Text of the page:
Its key trading pairs are GBP/USD, aka ‘Cable’, which accounts for 11% of FX, GBP/JPY, or the ‘Dragon’ as it is known by traders (3%), and EUR/GBP (2%). The Pound Sterling is issued by the Bank of England (BoE).
How do the decisions of the Bank of England impact on the Pound Sterling?
The single most important factor influencing the value of the Pound Sterling is monetary policy decided by the Bank of England. The BoE bases its decisions on whether it has achieved its primary goal of “price stability” – a steady inflation rate of around 2%. Its primary tool for achieving this is the adjustment of interest rates.
When inflation is too high, the BoE will try to rein it in by raising interest rates, making it more expensive for people and businesses to access credit. This is generally positive for GBP, as higher interest rates make the UK a more attractive place for global investors to park their money.
When inflation falls too low it is a sign economic growth is slowing. In this scenario, the BoE will consider lowering interest rates to cheapen credit so businesses will borrow more to invest in growth-generating projects.
How does economic data influence the value of the Pound?
Data releases gauge the health of the economy and can impact the value of the Pound Sterling. Indicators such as GDP, Manufacturing and Services PMIs, and employment can all influence the direction of the GBP.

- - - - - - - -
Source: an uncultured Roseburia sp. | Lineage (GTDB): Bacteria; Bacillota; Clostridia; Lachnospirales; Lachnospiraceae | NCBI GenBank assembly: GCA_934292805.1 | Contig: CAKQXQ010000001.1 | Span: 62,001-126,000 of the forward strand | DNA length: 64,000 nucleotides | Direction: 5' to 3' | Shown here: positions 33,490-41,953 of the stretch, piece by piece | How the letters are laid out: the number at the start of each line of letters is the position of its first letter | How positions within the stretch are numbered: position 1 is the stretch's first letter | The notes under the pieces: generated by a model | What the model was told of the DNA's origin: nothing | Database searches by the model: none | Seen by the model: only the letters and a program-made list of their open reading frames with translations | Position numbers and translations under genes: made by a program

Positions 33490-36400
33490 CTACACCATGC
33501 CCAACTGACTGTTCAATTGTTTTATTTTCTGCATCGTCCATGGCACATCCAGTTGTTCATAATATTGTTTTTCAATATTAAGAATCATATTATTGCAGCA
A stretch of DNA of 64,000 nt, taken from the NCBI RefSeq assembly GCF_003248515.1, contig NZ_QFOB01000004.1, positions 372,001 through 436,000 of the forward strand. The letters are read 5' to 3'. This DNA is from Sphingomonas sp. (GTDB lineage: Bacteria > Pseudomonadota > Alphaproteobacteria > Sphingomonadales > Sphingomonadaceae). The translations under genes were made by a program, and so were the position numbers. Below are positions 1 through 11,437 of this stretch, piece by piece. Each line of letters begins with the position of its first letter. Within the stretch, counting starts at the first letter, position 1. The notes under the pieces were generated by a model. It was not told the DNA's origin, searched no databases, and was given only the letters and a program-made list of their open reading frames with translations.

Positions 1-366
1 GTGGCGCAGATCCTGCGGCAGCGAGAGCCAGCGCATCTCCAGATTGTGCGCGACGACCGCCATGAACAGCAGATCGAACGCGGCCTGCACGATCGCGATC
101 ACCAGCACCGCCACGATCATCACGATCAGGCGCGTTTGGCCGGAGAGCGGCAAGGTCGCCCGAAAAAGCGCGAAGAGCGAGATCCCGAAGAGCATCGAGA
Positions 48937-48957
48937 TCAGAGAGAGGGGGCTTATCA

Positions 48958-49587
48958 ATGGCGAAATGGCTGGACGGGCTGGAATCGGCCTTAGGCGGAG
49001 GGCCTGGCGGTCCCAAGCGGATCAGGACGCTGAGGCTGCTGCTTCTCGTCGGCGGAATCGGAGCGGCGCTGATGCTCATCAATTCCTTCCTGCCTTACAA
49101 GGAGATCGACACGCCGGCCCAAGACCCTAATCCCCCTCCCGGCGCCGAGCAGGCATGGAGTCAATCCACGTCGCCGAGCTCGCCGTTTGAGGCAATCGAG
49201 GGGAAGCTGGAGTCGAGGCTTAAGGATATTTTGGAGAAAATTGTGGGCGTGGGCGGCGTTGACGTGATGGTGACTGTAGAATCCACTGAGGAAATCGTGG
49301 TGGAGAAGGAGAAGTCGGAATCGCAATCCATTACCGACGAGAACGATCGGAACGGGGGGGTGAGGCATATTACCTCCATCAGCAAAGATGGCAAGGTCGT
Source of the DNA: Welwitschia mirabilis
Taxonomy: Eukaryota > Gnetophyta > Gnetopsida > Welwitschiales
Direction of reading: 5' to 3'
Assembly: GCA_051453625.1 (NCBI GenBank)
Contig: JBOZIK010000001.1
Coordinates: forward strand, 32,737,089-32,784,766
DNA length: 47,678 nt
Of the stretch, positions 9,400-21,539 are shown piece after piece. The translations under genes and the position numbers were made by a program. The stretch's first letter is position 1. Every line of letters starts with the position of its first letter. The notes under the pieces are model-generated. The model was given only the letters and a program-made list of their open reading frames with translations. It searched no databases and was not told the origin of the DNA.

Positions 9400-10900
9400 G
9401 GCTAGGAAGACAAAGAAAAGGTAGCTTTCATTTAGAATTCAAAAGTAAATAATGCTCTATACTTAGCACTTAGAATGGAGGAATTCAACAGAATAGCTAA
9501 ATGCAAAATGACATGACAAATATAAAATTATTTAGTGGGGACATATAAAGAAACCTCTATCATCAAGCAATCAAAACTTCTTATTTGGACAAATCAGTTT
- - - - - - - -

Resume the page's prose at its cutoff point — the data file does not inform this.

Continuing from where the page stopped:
A strong economy is good for Sterling. Not only does it attract more foreign investment but it may encourage the BoE to put up interest rates, which will directly strengthen GBP. Otherwise, if economic data is weak, the Pound Sterling is likely to fall.
How does the Trade Balance impact the Pound?
Another significant data release for the Pound Sterling is the Trade Balance. This indicator measures the difference between what a country earns from its exports and what it spends on imports over a given period.
If a country produces highly sought-after exports, its currency will benefit purely from the extra demand created from foreign buyers seeking to purchase these goods. Therefore, a positive net Trade Balance strengthens a currency and vice versa for a negative balance.